Adshead, Gwen, & Mezey Gillian; Ethical issues in the psychotherapeutic treatment of paedophiles: Whose side are you on?; The Journal of Forensic Psychiatry; 4(2), 361-368
Abstract:
Although there has been some published literature addressing ethical issues in the chemical treatment of sex offenders (Bowden, 1991 ; Greenland, 1988) there has been relatively little discussion about the ethics of offering psychotherapeutic treatments of various kinds. This article addresses several ethical issues that arise in the context of the community treatment of sex offenders against children, based on the authors’ experience of working in time-limited groups with child sex abusers (Mezey et al., 1991a). We would suggest that the ethical issues that arise in the treatment of paedophiles are different from, and additional to, those encountered in the treatment of other types of offender. We address these issues under a number of sub-headings.
Conclusion:

As is common with ethical issues, more questions are raised than can be easily answered. This does not make discussion fruitless; rather it raises the quality of the debate. We argue that important ethical decisions are being made all the time in relation to the treatment of sex offenders. There is a real danger, however, that, like the original offences, such issues will be minimized, distorted and denied. We would suggest that workers need to achieve a balance of interests between the offender and the victim. To support one is not to harm the other.
[Anonymous]; Ethical Treatment for All Youth (Website)
This site documents how children and teenagers are severely stigmatized by a label that allows adults to do things to them that would be considered abusive and unethical in any other context. This occurs with little knowledge by the general public. Parents of the youth involved are too embarrassed or fearful to discuss it with others. The purpose of this site is to inform the public of what is happening, and to advocate for a much more humane and ethical approach.
Fedoroff, Paul J., & Moran Beverley; Myths and misconceptions about sex offenders.; The Canadian Journal of Human Sexuality.; 6(4), , Sep 01 1997
One of the clearest articles addressing the current sad state of affairs regarding valid research on the topic of pedophilia.

Individuals who commit sex crimes present problems for everyone who deals with or is affected by them. Among those who commit such crimes, some are caught, some are convicted, and some are eventually sent to mental health care providers. Although many are never caught and never get help, a growing number seek help through such avenues as: self-help groups like Sex and Love Addicts Anonymous; chat-rooms on the internet; reading books and watching afternoon talk shows; or presenting with vague or unusual complaints (e.g., "Doc, I think I like sex too much"). They are, by definition, criminal and they are always in hiding, despised even by other criminals. They are the subject of increasing media attention which is at once salacious, superficially probing, and almost universally condemning. Victims of sex crimes have become increasingly vocal and have lobbied for the attention of politicians who, in turn, have become convinced that sex crimes are a new epidemic which cries out for corrective legislative countermeasures.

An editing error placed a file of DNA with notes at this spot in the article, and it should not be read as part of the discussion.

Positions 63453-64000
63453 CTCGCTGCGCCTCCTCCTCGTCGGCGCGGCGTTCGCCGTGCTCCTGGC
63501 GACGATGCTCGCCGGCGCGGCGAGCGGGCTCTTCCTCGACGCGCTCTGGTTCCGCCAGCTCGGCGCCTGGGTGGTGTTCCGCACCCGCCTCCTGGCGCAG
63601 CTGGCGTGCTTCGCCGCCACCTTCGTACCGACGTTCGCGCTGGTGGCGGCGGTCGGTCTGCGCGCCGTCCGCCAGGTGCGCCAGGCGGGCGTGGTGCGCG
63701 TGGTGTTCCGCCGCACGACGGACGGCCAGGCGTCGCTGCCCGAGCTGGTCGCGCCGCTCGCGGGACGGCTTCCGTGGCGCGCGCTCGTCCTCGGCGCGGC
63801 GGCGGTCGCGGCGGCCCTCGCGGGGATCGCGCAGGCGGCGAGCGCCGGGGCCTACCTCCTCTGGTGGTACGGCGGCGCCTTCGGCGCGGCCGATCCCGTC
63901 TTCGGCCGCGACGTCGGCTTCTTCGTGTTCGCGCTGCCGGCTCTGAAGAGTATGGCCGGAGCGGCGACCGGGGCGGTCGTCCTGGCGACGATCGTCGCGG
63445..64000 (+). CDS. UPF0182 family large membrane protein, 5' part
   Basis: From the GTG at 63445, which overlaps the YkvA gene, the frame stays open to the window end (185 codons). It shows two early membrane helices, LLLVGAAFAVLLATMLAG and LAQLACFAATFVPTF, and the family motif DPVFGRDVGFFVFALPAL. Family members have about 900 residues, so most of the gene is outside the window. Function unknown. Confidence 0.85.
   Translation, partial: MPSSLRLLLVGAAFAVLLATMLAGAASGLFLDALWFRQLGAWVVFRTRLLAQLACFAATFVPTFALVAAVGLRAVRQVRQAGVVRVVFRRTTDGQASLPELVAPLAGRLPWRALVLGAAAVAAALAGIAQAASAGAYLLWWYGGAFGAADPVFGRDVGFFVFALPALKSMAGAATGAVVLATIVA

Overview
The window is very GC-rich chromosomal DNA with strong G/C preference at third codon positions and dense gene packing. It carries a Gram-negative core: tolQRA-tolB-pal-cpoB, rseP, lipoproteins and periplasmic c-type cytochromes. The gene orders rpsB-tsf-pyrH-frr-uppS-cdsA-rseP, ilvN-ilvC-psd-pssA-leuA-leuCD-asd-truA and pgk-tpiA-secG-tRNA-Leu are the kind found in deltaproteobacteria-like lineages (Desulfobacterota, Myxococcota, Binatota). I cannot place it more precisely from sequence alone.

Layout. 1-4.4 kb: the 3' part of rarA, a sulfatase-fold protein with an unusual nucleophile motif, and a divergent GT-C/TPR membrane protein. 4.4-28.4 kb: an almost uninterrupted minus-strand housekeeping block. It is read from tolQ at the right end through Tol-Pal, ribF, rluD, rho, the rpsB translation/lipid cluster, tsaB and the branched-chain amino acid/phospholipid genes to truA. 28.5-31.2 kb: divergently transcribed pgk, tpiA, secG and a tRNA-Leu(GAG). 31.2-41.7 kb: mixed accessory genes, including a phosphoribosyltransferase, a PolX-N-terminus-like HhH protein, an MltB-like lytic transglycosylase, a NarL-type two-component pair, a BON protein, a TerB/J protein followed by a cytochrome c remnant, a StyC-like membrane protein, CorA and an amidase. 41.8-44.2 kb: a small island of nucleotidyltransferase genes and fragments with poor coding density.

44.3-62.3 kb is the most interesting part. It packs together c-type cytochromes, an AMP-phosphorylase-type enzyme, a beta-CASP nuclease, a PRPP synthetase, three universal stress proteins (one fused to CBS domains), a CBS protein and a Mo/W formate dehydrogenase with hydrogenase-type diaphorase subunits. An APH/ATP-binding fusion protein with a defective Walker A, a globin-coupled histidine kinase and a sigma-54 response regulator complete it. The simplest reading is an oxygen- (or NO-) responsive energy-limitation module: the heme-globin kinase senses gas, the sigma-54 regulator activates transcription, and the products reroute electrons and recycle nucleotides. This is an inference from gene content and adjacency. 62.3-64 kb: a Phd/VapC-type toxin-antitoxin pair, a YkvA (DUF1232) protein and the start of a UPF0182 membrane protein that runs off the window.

With so many powerful interest groups converging on the issue of sex offenders and what to do with them, it is important that the scientific community be sure of what it is saying. It is important that mental health experts make clear how much of what they are saying is opinion and how much is known scientifically. When a statement is communicated as a fact, it is important that the reasons for believing it and the limitations of evidence supporting the "fact" be stated.
The topic of treatment of sex offenders is a "hot potato" that, if not handled correctly, will damage the reputation of the mental health field. Unfortunately, this is among the most complex, controversial, and political topics faced by mental health care professionals. There seems to be something about sex that makes even scientists stop thinking logically.
[...]
Statements that are poorly supported by the scientific literature are made daily about the nature of sex offenders, even by experts. The purpose of this paper is to alert those who deal with sexual offences and sex offenders to some common assumptions that are poorly supported by scientific evidence.
Logue, Derek W.; Of Myths And Monsters; The Cypress Times, Nov 24 2009
Most of what our society believes about sex offenders is not true. Below are just a few of the beliefs we were taught that are either misleading or completely untrue: [... ... ... ...]
We need to seriously consider what truly works, not what simply feeds our anger and fear and makes us “feel good. [...] There are ways to address this issue from a realistic standpoint. [...]
In our narrow focus on the “Registered Sex Offender,” we tend to forget the big picture. Appeals to emotion rather than reason helped create a legal system of perpetual brokenness for victims, offenders, and the community alike.
Roseman, Christopher P., Yeager Clancy, Cromly Aaron, & Korcuska James S.; Sexual behavior intervention program: an innovative level of care in male sex offender treatment. (PRACTICE)(Report); Journal of Mental Health Counseling, Oct 01 2008
The literature does not provide practical, targeted alternatives to prosecution and incarceration for sexual offenders deemed at low risk for recidivism. The Sexual Behavior Intervention Program (SBIP) is an innovative level of care in male sex offender treatment that offers communities an option for treating sexual misconduct. SBIP is a focused, psychoeducational program rooted in the restorative justice model, one that attempts to meet the needs of both individuals and the community.